• India
  • Jul 07
  • Kevin Savio Antony

Jagannath Rath Yatra begins

President Droupadi Murmu participated in the annual Rath Yatra festival in Puri, Odisha.

Jagannath Rath Yatra

• The Rath Yatra, also known as the Chariot Festival, is believed to be as old as the Jagannath Temple in Puri.

• According to the Hindu calendar, the festival is celebrated on the Dwitiya Tithi of Shukla Paksha (waxing moon fortnight) in the month of Ashadh.

• The festival is associated with Lord Jagannath, an avatar of Lord Vishnu, and his siblings. During the Yatra, the deities Lord Jagannath, his brother Balabhadra, and his sister Subhadra are carried on wooden chariots from Jagannath Temple to Gundicha Temple in Puri.

• The legend behind the festival is that once, Goddess Subhadra expressed her desire to visit her aunt’s place in Gundicha. To fulfil the wish, Lord Jagannath and Lord Balabhadra decided to accompany her on a chariot ride. 

• This event is commemorated every year by taking the deities on a similar journey. 

• The festival dates back to at least the 12th century CE, when the Jagannath temple was built by King Anantavarman Chodaganga Deva. However, some sources suggest that the festival was already in practice since ancient times. 

• The festival is also known as Festival of Chariots, as the deities are carried on three massive wooden chariots that are pulled by devotees with ropes. 

• The three chariots, newly constructed every year and decorated as per the unique scheme prescribed and followed for centuries, stand on the Bada Danda, the Grand Avenue. 

• Covered with bright canopies made of stripes of red cloth combined with those of black, yellow and blue colours, the huge chariots are lined across the wide avenue right in front of the majestic temple close to its eastern entrance, also known as the Sinhadwara or the Lion’s Gate.

• Lord Jagannatha’s Chariot is called Nandighosa. It is 45 feet high and 45 feet square at the wheel level. It has sixteen wheels, each of seven feet diameters, and is decked with a cover made of red and yellow cloth.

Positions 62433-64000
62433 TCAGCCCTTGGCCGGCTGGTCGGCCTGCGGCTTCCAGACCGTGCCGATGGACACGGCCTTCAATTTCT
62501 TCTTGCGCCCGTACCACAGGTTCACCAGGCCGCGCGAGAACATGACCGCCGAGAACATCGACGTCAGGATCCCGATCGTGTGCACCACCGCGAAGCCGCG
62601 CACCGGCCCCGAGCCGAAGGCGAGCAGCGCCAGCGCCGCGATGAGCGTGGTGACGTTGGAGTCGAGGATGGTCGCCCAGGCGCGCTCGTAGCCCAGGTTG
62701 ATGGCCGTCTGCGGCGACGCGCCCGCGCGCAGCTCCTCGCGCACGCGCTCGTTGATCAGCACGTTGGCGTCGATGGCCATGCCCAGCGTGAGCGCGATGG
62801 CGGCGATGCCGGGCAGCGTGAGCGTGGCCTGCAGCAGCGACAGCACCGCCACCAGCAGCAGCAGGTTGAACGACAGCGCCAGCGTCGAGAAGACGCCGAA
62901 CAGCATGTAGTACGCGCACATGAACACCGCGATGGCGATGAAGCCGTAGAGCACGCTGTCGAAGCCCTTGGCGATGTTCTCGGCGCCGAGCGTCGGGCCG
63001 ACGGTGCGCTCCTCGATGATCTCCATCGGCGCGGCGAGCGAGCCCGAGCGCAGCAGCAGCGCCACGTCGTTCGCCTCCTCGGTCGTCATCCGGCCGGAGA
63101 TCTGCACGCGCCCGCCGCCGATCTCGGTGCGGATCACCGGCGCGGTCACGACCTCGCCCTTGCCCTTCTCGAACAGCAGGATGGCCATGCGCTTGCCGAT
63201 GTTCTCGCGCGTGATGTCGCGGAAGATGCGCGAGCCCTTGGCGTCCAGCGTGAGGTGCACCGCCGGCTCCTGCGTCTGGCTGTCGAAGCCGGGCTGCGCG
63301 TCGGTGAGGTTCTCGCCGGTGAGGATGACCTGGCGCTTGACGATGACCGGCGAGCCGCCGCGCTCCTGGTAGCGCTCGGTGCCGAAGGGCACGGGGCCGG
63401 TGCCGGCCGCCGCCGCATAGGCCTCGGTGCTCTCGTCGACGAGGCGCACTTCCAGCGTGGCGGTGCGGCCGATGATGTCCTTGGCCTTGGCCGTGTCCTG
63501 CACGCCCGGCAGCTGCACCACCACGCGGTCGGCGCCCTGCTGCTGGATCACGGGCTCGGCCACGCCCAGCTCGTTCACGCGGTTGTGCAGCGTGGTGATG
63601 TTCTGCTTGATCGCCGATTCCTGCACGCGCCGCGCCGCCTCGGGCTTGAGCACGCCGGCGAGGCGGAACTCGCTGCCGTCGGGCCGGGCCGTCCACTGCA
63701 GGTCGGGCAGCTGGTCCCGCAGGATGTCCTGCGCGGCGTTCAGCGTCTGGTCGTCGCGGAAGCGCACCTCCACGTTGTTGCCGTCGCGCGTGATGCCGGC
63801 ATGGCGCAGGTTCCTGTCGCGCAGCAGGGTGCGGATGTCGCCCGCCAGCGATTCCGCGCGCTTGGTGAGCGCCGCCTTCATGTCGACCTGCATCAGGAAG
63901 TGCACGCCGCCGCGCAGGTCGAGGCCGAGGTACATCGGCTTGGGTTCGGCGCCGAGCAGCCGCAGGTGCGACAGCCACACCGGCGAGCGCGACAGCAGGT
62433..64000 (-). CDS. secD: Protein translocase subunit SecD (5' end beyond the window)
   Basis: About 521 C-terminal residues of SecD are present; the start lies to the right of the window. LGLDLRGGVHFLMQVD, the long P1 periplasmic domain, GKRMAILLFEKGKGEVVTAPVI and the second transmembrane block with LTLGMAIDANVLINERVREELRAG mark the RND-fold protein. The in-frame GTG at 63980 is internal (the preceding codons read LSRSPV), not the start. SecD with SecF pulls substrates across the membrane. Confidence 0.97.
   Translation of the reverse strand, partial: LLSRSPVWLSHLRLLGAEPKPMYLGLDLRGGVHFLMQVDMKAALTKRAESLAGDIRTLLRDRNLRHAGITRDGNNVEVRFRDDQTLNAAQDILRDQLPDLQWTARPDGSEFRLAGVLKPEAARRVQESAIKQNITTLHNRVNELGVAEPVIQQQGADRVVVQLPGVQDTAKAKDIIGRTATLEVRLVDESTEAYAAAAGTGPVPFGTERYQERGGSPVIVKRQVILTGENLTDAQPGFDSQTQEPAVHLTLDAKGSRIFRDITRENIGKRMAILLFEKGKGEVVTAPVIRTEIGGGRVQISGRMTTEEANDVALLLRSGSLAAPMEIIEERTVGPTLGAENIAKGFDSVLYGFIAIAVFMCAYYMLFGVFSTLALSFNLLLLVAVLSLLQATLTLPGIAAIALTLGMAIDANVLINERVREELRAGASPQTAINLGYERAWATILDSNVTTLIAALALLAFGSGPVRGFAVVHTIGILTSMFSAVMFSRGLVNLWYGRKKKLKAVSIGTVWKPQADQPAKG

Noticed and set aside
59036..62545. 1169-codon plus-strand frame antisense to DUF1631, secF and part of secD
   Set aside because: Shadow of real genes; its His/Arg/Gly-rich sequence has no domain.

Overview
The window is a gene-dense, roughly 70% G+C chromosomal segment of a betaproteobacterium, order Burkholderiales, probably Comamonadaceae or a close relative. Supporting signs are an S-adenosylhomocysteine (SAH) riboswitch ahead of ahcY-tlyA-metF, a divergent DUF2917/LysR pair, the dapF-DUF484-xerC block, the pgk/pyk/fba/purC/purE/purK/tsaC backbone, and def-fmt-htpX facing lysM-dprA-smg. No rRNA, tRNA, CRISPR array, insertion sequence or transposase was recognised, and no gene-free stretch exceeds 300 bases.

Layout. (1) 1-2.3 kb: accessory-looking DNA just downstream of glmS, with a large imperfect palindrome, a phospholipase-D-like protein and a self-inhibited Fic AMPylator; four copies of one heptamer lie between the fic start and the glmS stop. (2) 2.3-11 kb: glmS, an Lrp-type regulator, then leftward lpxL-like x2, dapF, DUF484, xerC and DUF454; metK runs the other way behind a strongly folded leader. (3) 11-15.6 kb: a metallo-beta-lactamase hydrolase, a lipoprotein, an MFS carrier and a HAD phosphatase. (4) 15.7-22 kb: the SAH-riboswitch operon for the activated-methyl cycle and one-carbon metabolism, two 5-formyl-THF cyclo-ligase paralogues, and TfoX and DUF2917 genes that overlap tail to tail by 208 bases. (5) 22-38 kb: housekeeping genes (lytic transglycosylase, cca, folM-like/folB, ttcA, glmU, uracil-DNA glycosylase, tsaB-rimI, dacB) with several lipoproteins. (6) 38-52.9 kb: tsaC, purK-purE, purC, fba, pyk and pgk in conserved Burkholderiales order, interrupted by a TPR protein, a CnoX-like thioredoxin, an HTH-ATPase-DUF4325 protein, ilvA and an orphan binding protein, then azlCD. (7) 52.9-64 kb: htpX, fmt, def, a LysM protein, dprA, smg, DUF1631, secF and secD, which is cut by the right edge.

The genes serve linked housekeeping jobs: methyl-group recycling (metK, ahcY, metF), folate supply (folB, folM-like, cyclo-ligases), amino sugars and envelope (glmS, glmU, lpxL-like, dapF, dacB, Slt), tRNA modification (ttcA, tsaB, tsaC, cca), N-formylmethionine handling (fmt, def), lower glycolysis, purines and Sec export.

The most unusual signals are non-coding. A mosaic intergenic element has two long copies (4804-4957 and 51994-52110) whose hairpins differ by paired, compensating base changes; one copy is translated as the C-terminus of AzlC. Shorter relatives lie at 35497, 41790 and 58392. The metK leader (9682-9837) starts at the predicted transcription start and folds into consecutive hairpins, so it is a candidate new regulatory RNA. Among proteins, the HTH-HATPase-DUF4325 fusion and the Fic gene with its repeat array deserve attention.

• Lord Jagannatha is identified with Krishna who is also known as Pitambara, the one attired in golden yellow robes and hence the distinguishing yellow stripes on the canopy of this chariot.

• The Chariot of Lord Balabhadra, called the Taladhwaja, the one with the Palm Tree on its flag, has 14 wheels, each of seven feet diameter and is covered with red and blue cloth. Its height is 44 feet.

• The Chariot of Subhadra, known as Darpadalana, literally trampler of pride, is 43 feet high with 12 wheels, each of seven feet diameter. This Chariot is decked with a covering of red and black cloth, black being traditionally associated with Shakti and the Mother goddess.

• Around each of the chariots are nine Parsva devatas, painted wooden images representing different deities on the chariots’ sides. Each of the chariots is attached with four horses. These are of different colours – white ones for Balabhadra, dark ones for Jagannatha and red ones for Subhadra. Each chariot has a charioteer called Sarathi. The three charioteers attached to the chariots of Jagannatha, Balabhadra and Subhadra respectively are Matali, Daruka and Arjuna.

(The author is a trainer for Civil Services aspirants.)

Related Topics